Turns Out a Lot of Christians Are Against Trump's Pro-Christian Agenda

A new group called Christians Against Christian Nationalism has formed in the U.S. to fight for the rights of other religions.
Photo by Orjan F. Ellingvag via Getty Images.

Leaders from Christian churches across the country have come together to denounce Christian Nationalists, those who believe that the United States should be dominantly and explicitly Christian in its laws, practices, and citizens.

Members of a group known as Christians Against Christian Nationalism released a statement on Monday relaying its mission and asking other Christians to join them. “Christian nationalism seeks to merge Christian and American identities, distorting both the Christian faith and America’s constitutional democracy,” the statement reads. “It often overlaps with and provides cover for white supremacy and racial subjugation. We reject this damaging political ideology and invite our Christian brothers and sisters to join us in opposing this threat to our faith and to our nation.”


In the past few years, experts have warned that, like white nationalism, Christian nationalism is on the rise. Christians Against Christian Nationalism points to hate crimes against non-Christian houses of worship by white nationalists in the past few years as proof of this ideology permeating. In the last year alone, terrorist attacks at the Tree of Life synagogue in Pittsburgh, the Christchurch mosque in New Zealand, the Poway synagogue, and others have been committed by religiously motivated white nationalists.

“Christian nationalism also reveals itself in less dramatic, but still harmful ways that can marginalize Americans who aren't Christian and send the un-American message that there are second-class faiths,” said Amanda Tyler, Executive Director of BJC, the Baptist religious freedom organization behind Christians Against Christian Nationalism.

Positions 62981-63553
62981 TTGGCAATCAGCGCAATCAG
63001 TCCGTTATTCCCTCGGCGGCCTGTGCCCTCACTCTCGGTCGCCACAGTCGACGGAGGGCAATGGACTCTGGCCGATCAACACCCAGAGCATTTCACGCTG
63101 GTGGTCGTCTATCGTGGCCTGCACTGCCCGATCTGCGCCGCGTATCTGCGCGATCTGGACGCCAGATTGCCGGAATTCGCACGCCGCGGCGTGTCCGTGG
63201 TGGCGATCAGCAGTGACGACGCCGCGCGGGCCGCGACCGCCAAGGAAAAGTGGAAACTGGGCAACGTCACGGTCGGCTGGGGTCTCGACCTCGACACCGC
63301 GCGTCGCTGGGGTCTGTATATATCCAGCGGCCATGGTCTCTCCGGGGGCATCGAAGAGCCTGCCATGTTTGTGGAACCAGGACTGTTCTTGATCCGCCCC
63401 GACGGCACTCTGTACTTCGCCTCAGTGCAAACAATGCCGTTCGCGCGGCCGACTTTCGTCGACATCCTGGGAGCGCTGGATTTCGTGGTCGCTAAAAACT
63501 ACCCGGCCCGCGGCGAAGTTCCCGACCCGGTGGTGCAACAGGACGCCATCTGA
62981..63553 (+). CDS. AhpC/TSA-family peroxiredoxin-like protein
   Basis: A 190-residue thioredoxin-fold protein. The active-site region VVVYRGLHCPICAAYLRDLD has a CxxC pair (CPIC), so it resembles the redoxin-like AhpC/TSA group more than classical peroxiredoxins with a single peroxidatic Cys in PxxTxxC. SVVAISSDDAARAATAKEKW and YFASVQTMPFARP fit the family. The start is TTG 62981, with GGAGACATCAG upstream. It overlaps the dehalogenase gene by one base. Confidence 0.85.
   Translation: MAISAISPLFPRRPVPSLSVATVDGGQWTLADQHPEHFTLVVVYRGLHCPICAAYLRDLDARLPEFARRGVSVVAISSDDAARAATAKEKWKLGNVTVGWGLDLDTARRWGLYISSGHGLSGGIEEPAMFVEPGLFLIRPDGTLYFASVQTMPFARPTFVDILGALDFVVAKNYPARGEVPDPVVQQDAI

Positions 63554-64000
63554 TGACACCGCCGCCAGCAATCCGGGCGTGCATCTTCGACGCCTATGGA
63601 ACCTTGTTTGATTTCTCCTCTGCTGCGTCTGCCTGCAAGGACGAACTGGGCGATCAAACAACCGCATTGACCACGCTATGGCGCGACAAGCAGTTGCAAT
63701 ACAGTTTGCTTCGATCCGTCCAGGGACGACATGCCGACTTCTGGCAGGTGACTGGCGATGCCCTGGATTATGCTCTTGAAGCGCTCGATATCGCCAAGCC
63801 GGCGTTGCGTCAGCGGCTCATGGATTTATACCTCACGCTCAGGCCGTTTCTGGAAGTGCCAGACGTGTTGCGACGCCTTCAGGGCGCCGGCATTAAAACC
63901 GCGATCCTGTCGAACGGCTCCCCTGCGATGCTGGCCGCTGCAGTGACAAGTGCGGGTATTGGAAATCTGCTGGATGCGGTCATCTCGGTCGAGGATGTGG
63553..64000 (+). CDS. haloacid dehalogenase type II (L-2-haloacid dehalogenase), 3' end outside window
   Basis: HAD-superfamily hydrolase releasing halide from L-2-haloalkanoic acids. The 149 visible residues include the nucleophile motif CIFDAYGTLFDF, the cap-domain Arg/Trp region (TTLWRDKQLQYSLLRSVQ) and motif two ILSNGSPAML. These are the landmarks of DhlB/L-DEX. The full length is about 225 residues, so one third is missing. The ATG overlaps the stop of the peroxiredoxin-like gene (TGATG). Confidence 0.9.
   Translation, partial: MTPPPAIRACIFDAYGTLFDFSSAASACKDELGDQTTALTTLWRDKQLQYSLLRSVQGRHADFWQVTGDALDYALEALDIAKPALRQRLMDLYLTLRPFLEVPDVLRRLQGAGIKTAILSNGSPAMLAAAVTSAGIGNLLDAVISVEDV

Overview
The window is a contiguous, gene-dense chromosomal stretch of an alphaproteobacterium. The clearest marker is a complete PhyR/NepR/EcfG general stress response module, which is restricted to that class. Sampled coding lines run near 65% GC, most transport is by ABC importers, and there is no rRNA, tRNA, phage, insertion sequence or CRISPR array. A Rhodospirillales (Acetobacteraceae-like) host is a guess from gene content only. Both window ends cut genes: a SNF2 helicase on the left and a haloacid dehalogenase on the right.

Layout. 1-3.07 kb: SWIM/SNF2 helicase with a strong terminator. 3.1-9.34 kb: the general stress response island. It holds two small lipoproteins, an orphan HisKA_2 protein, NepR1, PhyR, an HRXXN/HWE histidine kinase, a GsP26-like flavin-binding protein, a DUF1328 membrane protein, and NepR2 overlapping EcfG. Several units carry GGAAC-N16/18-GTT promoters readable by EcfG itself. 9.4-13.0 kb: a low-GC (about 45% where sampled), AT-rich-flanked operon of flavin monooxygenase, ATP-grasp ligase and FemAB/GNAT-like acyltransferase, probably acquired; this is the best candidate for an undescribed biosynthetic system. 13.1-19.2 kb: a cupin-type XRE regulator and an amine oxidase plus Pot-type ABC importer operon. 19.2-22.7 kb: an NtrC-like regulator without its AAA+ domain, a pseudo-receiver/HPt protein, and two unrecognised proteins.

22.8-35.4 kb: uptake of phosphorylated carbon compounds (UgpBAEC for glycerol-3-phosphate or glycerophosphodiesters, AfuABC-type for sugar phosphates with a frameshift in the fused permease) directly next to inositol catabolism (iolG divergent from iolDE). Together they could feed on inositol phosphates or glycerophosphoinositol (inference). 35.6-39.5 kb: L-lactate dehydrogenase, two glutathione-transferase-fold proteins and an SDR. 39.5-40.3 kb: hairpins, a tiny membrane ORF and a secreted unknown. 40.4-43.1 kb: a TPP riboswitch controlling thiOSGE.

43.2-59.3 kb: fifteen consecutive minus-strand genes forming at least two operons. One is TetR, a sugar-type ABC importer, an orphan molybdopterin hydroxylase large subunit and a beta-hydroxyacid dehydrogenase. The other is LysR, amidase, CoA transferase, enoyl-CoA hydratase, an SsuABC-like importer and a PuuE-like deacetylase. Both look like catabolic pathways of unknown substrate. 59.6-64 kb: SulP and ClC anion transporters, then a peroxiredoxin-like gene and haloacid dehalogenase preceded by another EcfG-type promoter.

Since his presidential campaign, many have blamed the newfound popularity of Christian Nationalism on Donald Trump, based on his history targeting minority faith groups. In 2015, then-candidate Trump said, if elected, he would implement a database to track Muslims in the U.S., and did not rule out giving Muslims an ID noting their religion. Later, he successfully implemented a ban on citizens from several Muslim-majority countries from entering the U.S. In 2017, he said that “some very fine people” were part of a white nationalist rally in Charlottesville during which they chanted “Jews will not replace us.” His administration has also been a major supporter of anti-abortion legislation that attempts to implement reproductive laws based on Christian beliefs.

In its first day online, Christians Against Christian Nationalism has already received affirming support. Christians from all 50 states have signed in support of the statement so far. “The large and diverse response we've received in just the first 24 hours of this campaign shows that Christians from many different sections of American life share our concerns about Christian nationalism and want to take a stand against it,” said Tyler.

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